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USA’s WIC Program Transforms Low-Income Families’ Nutrition
The USA’s Special Supplemental Nutrition Program for Women, Infants, and Children – WIC – administered by 2,200 state and local WIC agencies under the auspices of the United States Department of Agriculture serves over nine million qualifying mothers and young children who are income eligible and at nutrition risk, including over half of all America’s infants and one-quarter of its children between one and five years of age.
Quality nutrition services are the centerpiece of WIC: nutrition and breastfeeding education, nutritious foods, and improved healthcare access for low and moderate income women and children with, or at risk of developing, nutrition-related health problems, including overweight, obesity, and type-2 diabetes.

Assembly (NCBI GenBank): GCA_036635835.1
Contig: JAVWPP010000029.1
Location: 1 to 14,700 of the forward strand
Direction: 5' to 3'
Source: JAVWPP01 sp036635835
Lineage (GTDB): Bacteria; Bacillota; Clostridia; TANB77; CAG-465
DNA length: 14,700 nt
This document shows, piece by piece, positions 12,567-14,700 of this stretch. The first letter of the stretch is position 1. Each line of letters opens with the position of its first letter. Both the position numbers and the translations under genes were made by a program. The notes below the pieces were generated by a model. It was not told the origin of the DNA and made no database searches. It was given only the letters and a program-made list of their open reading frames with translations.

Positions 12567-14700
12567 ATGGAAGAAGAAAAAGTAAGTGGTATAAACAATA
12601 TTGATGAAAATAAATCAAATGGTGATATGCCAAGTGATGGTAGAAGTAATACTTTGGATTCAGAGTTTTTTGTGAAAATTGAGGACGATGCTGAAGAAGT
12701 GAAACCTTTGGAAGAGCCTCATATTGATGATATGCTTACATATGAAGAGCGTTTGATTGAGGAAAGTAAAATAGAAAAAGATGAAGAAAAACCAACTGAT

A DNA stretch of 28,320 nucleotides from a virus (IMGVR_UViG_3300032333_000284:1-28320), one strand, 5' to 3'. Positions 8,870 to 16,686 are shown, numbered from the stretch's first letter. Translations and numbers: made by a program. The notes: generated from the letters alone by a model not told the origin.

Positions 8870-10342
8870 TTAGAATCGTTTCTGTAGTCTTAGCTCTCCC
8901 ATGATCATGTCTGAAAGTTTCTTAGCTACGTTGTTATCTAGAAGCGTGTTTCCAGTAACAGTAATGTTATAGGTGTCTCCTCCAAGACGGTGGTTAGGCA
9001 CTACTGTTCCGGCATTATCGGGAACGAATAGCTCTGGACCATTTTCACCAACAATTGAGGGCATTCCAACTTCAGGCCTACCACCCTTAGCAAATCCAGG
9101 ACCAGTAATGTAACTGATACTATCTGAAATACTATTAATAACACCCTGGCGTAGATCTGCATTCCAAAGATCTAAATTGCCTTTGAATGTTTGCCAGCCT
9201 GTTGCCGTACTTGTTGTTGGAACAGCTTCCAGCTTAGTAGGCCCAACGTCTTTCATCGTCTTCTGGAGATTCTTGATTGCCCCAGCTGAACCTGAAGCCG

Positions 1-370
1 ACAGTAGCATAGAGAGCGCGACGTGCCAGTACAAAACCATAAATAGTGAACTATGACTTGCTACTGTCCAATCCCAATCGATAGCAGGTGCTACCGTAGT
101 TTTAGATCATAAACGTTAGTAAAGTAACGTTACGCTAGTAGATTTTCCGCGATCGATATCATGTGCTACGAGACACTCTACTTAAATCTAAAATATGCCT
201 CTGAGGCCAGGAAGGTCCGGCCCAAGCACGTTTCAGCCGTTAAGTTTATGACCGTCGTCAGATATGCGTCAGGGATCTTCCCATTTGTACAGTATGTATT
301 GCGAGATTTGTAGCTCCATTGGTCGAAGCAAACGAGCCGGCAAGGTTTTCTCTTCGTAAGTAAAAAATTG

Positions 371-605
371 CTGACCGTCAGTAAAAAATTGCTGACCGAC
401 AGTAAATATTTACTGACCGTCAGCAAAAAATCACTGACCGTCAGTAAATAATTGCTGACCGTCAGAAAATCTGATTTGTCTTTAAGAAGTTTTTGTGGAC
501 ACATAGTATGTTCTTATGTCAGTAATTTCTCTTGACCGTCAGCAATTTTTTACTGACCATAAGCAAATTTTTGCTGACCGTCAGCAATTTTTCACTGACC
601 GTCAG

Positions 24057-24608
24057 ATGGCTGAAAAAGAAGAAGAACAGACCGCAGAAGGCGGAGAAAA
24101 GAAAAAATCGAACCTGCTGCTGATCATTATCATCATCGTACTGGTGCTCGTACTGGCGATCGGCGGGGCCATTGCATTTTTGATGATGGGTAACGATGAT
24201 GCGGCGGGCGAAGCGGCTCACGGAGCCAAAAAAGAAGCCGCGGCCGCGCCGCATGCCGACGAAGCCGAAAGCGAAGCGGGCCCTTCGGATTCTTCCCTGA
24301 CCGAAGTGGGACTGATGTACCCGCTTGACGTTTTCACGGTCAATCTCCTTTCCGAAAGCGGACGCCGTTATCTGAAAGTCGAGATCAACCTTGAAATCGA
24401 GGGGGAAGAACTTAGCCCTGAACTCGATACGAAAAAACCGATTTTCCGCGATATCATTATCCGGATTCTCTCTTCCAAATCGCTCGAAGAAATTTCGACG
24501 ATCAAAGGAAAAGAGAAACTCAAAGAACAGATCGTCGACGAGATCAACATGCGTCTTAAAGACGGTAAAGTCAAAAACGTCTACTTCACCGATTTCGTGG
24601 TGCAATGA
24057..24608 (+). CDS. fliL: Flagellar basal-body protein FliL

The foods included in the WIC food packages are specifically selected for their nutritional value to supplement the nutrients found lacking in the diets of low-income populations and include fresh, frozen, canned, and dried fruits and vegetables, prepared baby fruits, vegetables, and meats, low-fat dairy, whole grain cereals and bread, light tuna, salmon, sardines, and mackerel, canned and dried beans, peanut butter, eggs, juice, and iron-fortified infant formula.
WIC consumers use cash value vouchers to purchase healthy fruit and vegetable choices in retail settings or farmers’ markets. Since implementation of the new food packages, researchers have sought to determine the success of fruit and vegetable voucher implementation. We are pleased to share three examples of their research.